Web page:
8 Ecommerce A/B Testing Ideas for the Cart Page (With Examples)

Most ecommerce stores are currently struggling with a common issue that is seriously impacting their conversion rates: cart abandonment. 

As marketers, we can’t just ignore the numbers. The average cart abandonment rate for online shops is roughly 70% and it’s more than obvious that this is a serious issue. Before starting an email campaign to reduce cart abandonment, make sure that you’ve done everything to optimize your cart page. 

We’ve put together eight ecommerce A/B testing ideas for the cart page you can implement right away and start reducing your store’s cart abandonment rate. 

1. Add a progress indicator bar to list the checkout steps and set clear expectations from the start

Users going through a long, complicated checkout process without knowing when it will end will most likely get frustrated and abandon the purchase. 

This is why it’s essential to let visitors know the exact steps they need to take in order to finish placing the order. It’s all about usability. You should offer a seamless user experience throughout your entire website, let alone the checkout. Navigation should be intuitive and simple – visitors should be able to complete a task on your website fairly quickly without encountering difficulties.  

2. Reserve cart for a limited amount of time to create urgency and prompt users to act

Some people might think that fear of missing out is just a marketing fad – a buzz word that marketers like to use so they can impress their clients with their vast knowledge. But it’s not.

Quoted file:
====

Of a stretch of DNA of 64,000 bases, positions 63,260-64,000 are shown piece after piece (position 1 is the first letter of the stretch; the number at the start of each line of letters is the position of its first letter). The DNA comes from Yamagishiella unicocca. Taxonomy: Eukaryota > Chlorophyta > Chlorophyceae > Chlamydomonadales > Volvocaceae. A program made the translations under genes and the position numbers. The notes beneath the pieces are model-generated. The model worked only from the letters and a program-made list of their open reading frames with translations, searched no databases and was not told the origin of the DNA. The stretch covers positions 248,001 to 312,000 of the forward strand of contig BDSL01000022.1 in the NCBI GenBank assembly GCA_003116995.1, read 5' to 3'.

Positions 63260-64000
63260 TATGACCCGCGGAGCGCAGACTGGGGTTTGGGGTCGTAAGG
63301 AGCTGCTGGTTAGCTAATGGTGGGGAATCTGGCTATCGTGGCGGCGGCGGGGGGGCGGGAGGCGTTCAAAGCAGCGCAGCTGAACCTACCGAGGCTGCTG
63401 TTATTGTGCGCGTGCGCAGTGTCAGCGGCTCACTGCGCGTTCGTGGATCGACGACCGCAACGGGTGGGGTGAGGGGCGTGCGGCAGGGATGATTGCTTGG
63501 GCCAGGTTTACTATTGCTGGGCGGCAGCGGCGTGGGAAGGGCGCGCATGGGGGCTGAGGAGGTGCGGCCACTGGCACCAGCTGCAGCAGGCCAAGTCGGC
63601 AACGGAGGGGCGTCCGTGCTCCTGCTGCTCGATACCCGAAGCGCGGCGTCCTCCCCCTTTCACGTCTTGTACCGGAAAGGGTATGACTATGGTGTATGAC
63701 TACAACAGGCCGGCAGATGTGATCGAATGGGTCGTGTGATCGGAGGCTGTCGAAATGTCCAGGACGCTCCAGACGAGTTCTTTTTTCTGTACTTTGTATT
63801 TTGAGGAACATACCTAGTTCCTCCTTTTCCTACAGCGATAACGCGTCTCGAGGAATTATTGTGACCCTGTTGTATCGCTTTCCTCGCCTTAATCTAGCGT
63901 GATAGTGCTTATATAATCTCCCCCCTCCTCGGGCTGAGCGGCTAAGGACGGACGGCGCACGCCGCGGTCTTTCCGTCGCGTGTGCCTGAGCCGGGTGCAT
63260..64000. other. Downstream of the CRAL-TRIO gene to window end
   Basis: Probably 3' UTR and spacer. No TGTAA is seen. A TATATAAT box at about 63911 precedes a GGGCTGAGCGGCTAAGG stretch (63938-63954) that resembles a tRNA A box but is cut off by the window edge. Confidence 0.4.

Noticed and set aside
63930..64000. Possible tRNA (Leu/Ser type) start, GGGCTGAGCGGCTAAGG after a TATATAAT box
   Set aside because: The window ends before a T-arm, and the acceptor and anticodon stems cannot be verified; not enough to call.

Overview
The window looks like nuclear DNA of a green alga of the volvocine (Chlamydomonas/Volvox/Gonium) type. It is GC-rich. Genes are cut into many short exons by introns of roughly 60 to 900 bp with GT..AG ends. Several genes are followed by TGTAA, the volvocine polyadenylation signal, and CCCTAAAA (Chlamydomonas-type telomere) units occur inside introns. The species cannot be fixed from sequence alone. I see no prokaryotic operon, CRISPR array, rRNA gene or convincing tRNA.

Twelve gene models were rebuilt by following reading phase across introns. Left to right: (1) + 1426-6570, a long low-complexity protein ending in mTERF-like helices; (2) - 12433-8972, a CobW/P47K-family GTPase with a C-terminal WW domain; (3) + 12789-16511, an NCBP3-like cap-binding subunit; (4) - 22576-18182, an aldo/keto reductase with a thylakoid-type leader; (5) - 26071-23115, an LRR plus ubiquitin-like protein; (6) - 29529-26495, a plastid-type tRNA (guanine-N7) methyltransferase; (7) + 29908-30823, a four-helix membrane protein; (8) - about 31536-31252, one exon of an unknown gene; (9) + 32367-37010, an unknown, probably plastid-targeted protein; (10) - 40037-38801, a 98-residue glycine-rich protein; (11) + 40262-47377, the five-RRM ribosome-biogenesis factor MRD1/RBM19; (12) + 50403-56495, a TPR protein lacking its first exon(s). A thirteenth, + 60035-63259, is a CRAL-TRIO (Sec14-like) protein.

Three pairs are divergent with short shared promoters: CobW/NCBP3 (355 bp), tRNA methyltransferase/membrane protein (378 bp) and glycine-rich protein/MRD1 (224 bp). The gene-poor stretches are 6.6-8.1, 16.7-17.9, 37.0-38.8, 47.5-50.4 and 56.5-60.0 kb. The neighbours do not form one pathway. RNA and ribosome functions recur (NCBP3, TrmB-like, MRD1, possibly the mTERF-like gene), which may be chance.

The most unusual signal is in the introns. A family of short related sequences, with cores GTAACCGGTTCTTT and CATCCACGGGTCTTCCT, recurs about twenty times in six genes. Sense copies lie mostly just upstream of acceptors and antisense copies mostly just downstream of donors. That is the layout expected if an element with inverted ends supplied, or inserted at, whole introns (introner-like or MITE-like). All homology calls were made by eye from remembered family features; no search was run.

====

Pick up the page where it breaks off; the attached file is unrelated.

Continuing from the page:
FOMO is in fact a real concept and it has its origins in cognitive psychology. It’s considered to be one of the most common cognitive biases that affect our daily lives and influence our decision making. In our case, we can use FOMO to prompt users to take a desired action. 

Test adding a widget on the cart page that reserves items for a limited time. For instance, ASOS tells users explicitly that they only have one hour to finalize the purchase. 

Pressured by this deadline, people will checkout immediately because FOMO kicks in. What if they abandon the cart now with the thought of returning a few days later but the items will have been sold out by then? Or maybe they won’t be available in their size or color of choice. FOMO urges buyers to take immediate action instead of abandoning the buying process.

3. Display shipping costs, delivery time and returns policy

Failure to offer clear information regarding shipping costs, delivery time and returns policy are some of the main reasons users abandon a purchase before initializing the checkout process. 

I’m sure that you’ve already included all this information in your FAQ. However, you need to reiterate it throughout your website, especially on critical pages that represent crucial steps in the conversion funnel.

As you can see in the example above, Apple lets customers know the delivery time, what’s the nearest pickup point, and the shipping costs. This is one of the most promising A/B testing ideas for the cart page you should seriously take into consideration if you are to start your own cart optimization process.

4. Cross-sell items on the cart page

Suggesting related items on the cart page is a great way of boosting your AOV (Average Order Value), so it’s definitely something worth testing. As you can see, Flat Tummy offers buyers the chance to achieve the best results by featuring products that can enhance the whole experience.